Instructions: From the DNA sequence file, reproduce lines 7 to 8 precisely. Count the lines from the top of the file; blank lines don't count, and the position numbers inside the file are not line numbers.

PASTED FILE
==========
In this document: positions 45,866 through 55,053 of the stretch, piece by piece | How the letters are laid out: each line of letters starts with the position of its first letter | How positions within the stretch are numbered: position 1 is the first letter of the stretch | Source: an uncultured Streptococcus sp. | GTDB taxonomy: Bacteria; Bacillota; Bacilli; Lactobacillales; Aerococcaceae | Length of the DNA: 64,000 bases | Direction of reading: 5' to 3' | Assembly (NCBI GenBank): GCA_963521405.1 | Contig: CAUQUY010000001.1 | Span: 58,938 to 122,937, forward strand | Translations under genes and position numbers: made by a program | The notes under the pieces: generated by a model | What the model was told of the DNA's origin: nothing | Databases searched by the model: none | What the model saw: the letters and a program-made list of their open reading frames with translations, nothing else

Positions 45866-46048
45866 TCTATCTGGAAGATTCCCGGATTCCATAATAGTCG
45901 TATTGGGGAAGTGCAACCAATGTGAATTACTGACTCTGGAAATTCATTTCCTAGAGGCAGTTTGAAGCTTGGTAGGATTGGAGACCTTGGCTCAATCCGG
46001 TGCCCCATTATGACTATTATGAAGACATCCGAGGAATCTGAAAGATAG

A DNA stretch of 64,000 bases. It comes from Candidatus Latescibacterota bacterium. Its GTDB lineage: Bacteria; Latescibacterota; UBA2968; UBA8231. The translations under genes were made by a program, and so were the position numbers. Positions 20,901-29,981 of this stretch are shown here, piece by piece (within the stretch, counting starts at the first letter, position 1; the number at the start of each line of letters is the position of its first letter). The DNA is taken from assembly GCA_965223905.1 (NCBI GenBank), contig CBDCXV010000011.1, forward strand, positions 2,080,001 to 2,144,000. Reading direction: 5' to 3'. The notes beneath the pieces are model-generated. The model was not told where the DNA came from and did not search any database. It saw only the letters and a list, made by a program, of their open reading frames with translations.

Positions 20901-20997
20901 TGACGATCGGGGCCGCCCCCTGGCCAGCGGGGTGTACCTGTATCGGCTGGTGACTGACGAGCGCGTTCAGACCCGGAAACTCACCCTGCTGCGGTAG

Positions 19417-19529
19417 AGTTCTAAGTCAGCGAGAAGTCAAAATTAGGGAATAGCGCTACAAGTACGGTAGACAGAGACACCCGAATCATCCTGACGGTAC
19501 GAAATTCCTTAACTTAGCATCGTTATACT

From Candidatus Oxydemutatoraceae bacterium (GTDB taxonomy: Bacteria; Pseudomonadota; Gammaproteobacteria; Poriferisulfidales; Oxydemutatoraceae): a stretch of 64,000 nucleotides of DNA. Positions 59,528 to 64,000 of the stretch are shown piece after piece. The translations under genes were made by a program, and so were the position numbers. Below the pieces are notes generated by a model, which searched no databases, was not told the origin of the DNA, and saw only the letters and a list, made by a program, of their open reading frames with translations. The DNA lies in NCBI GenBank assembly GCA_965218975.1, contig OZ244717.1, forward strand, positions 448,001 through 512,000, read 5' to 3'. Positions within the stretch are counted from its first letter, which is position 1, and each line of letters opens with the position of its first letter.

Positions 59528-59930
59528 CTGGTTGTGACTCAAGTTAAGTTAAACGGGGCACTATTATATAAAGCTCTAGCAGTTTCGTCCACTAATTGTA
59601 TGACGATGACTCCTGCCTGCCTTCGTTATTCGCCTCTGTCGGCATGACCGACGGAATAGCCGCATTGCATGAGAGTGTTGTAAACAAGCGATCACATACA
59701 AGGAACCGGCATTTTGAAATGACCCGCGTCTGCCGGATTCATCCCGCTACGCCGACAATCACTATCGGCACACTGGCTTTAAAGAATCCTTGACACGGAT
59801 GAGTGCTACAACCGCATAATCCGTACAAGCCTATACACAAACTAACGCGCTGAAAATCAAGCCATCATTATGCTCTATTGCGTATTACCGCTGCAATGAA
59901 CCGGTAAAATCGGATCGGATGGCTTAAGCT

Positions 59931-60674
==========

Positions 20901-20997
20901 TGACGATCGGGGCCGCCCCCTGGCCAGCGGGGTGTACCTGTATCGGCTGGTGACTGACGAGCGCGTTCAGACCCGGAAACTCACCCTGCTGCGGTAG